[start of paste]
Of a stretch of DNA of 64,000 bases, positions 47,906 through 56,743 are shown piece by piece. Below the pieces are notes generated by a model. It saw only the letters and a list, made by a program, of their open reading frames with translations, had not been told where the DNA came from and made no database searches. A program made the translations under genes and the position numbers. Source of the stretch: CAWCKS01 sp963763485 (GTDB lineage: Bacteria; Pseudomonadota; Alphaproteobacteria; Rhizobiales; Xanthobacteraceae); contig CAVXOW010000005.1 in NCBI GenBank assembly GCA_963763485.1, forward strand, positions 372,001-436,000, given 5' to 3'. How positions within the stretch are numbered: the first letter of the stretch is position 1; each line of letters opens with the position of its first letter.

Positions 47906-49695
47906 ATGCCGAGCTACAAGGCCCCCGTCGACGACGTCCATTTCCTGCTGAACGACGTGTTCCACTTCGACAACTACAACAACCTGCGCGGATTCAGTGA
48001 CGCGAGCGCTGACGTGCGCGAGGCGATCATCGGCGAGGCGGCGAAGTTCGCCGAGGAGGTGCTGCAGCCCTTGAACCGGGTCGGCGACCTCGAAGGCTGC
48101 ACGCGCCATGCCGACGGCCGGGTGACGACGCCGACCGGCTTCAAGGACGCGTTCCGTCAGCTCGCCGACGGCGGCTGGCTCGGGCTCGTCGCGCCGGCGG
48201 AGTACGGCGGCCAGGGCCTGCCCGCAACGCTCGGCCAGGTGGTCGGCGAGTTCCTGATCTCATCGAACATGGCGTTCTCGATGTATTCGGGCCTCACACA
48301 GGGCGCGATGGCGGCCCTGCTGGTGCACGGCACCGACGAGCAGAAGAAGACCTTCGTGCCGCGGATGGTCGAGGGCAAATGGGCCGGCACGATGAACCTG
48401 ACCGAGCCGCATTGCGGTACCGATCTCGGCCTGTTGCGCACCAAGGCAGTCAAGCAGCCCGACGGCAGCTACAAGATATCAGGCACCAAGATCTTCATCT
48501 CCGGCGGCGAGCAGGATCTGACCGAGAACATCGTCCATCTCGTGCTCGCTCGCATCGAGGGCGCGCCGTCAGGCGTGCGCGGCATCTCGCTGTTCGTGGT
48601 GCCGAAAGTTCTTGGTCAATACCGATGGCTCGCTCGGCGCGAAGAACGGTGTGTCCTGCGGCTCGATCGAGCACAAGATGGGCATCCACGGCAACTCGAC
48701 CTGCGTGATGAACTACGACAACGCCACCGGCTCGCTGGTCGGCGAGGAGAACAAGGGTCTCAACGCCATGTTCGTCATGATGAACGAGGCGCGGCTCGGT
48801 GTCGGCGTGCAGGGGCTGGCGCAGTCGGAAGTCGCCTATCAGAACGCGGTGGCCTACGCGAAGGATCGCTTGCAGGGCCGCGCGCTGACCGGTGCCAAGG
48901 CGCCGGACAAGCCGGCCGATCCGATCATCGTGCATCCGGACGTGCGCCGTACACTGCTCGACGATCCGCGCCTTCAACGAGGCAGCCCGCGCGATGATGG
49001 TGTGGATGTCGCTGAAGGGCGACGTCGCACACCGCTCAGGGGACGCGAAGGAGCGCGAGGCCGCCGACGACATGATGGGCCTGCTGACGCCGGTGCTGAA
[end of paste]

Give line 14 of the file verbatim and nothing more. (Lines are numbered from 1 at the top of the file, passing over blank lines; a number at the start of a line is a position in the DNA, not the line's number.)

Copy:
49001 TGTGGATGTCGCTGAAGGGCGACGTCGCACACCGCTCAGGGGACGCGAAGGAGCGCGAGGCCGCCGACGACATGATGGGCCTGCTGACGCCGGTGCTGAA